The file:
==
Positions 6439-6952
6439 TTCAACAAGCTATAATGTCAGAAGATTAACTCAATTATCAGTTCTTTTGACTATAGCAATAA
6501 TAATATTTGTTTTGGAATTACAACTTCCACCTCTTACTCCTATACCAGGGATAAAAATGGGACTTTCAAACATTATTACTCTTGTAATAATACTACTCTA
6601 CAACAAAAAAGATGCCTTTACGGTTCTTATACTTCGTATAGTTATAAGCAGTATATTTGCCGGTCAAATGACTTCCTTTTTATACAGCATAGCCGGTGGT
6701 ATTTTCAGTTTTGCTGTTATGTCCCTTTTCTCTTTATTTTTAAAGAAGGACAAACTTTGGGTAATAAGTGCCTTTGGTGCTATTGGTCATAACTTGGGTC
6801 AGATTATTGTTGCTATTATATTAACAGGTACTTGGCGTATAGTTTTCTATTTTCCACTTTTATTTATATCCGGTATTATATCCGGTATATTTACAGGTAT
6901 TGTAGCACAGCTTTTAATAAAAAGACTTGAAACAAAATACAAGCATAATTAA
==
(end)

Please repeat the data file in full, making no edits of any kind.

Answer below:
Positions 6439-6952
6439 TTCAACAAGCTATAATGTCAGAAGATTAACTCAATTATCAGTTCTTTTGACTATAGCAATAA
6501 TAATATTTGTTTTGGAATTACAACTTCCACCTCTTACTCCTATACCAGGGATAAAAATGGGACTTTCAAACATTATTACTCTTGTAATAATACTACTCTA
6601 CAACAAAAAAGATGCCTTTACGGTTCTTATACTTCGTATAGTTATAAGCAGTATATTTGCCGGTCAAATGACTTCCTTTTTATACAGCATAGCCGGTGGT
6701 ATTTTCAGTTTTGCTGTTATGTCCCTTTTCTCTTTATTTTTAAAGAAGGACAAACTTTGGGTAATAAGTGCCTTTGGTGCTATTGGTCATAACTTGGGTC
6801 AGATTATTGTTGCTATTATATTAACAGGTACTTGGCGTATAGTTTTCTATTTTCCACTTTTATTTATATCCGGTATTATATCCGGTATATTTACAGGTAT
6901 TGTAGCACAGCTTTTAATAAAAAGACTTGAAACAAAATACAAGCATAATTAA